While the hype surrounding Hunger Street Tacos may have subsided, the lingering effects painted and perfumed by the streets of Mexico City (Avenida Toluca in particular) nevertheless remain. Granted, the olfactory splendor of cheaper cuts and nasty bits is absent – owners/brothers Joe and David Creech recognize this is still Winter Park, after all – but I'm not one to bleat and grouse about the waft of fancier cuts like seared brisket.
You won't smell pork skin frying, either, but you will find it hard to keep fingers from pinching off bits of chicharrón de queso ($5). This cheese dosa of sorts, served with guac and fiery salsa, makes a far better sharing plate at this cheery taqueria than "street chips" ($2.50), which amount to potato chips drizzled with hot sauce and lime. Plus the chips are prepped behind the counter by the person taking your order, which only serves to slow down the queue.
A different counter configuration hasn't really improved the efficiency of the ordering process either. If anything, the snaking line appears to move even slower than the days when BB Junction and 4 Rivers Smokehouse called the space home. And the parking? Oof. Needless to say, when/if you find a spot, there's ample time to take in the menu of tacos, tostadas and quesadillas as well as the taqueria's vivid murals.
I will say that in all my visits, the food arrives fairly quickly and is devoured fairly quickly. Double corn tortillas are sturdy enough to contain such filler-heavy numbers as the Campechano ($3.50) and El Mañanero ($4). Both comprise brisket, chorizo and a healthy dollop of avocado salsa, but the latter adds a layer of refried beans, scrambled eggs and Chihuahua cheese. If you're one to eat your taco with the inner tortilla and leave the outer tortilla for sop-up duty, then you'll thoroughly enjoy these tacos. And if you enjoy biting into two tortillas simultaneously, you'll enjoy them too. Really, there's nothing not to like.
The sautéed hibiscus and guac ($3) has a tendency to arouse quizzical facial contortions, particularly among vegans, but when my eyebrows settled, I came to enjoy the chewy texture and floral essence of the edible flower. Wilted squash blossoms and melted Chihuahua cheese stuffed inside a nicely charred quesadilla ($5.90) is another meatless winner, and the subtle hints of zucchini and yellow squash aren't bullied by the mix of sautéed onions, garlic and salsa roja either.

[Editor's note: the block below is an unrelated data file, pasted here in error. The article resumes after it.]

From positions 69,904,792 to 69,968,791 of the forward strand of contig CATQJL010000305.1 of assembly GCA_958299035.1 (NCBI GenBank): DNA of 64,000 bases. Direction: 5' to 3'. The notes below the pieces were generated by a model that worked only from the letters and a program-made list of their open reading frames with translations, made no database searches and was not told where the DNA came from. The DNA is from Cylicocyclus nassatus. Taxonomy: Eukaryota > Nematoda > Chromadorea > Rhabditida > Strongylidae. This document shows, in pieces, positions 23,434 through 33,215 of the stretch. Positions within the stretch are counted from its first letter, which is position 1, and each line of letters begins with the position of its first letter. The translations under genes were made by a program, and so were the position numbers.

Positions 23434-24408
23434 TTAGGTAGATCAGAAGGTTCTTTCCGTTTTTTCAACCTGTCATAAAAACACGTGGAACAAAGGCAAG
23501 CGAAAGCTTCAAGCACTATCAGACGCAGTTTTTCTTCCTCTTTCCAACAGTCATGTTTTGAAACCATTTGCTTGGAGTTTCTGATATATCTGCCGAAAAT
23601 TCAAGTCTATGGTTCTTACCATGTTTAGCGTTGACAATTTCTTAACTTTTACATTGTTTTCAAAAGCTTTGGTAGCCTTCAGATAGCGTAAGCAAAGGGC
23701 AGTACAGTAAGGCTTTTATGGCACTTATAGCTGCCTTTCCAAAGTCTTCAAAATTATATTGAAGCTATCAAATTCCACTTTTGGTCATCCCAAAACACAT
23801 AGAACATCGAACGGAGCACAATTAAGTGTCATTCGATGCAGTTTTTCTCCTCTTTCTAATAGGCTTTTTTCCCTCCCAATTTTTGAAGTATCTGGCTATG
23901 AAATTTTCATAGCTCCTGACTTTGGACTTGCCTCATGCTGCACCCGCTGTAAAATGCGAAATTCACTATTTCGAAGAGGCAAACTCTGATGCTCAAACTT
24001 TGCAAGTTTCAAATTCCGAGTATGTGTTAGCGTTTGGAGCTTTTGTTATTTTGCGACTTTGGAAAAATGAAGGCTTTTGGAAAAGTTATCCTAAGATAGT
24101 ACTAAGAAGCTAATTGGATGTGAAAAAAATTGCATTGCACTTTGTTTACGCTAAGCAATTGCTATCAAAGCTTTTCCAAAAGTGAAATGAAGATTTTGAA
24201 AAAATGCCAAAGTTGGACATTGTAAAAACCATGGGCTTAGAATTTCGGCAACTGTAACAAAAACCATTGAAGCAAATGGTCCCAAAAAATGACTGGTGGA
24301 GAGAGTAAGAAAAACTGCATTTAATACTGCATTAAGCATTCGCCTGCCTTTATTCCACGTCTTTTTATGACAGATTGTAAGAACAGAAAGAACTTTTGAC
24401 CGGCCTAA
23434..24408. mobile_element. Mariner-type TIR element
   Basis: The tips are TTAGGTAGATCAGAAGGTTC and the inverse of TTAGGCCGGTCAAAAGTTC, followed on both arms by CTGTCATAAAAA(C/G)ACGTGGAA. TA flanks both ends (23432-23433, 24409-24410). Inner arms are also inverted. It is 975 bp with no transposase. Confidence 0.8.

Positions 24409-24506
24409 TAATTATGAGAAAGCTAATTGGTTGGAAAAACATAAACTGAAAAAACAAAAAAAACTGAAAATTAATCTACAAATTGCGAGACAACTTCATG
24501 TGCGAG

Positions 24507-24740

But more often than not, I find myself gravitating towards HST's tostadas ($4.70). "The arc of the transcendent-food universe is long," so says my friend Lauren, "but it bends toward fiery vegetarian tinga tostadas." Truth. I'd add "and chicken-chorizo tinga tostadas" to that nugget of wisdom. Both are superbly crunchy, drizzled in crema fresca and graced with slivers of avocado. And, yeah, they definitely bring the heat. Enjoy them the way I do – with a side of the esquites ($3.30), corn niblets cooked in a bone marrow broth reduction with cotija, lime and epazote. It's a perfect pairing.
From the list of desserts, both chocoflan ($5), essentially a bundt cake topped with dense custard, and Key lime pie ($4) had us convinced the cappers weren't mere afterthoughts. The toasted meringue on the Key lime pie even managed to convert a couple of Key lime pie haters in our group. And conversion is something the Creech brothers know something about. They took a liking to Mexican cuisine as children of missionaries in Guadalajara, and as far as bringing south-of-the-border tastes to Winter Park, consider their mission accomplished.
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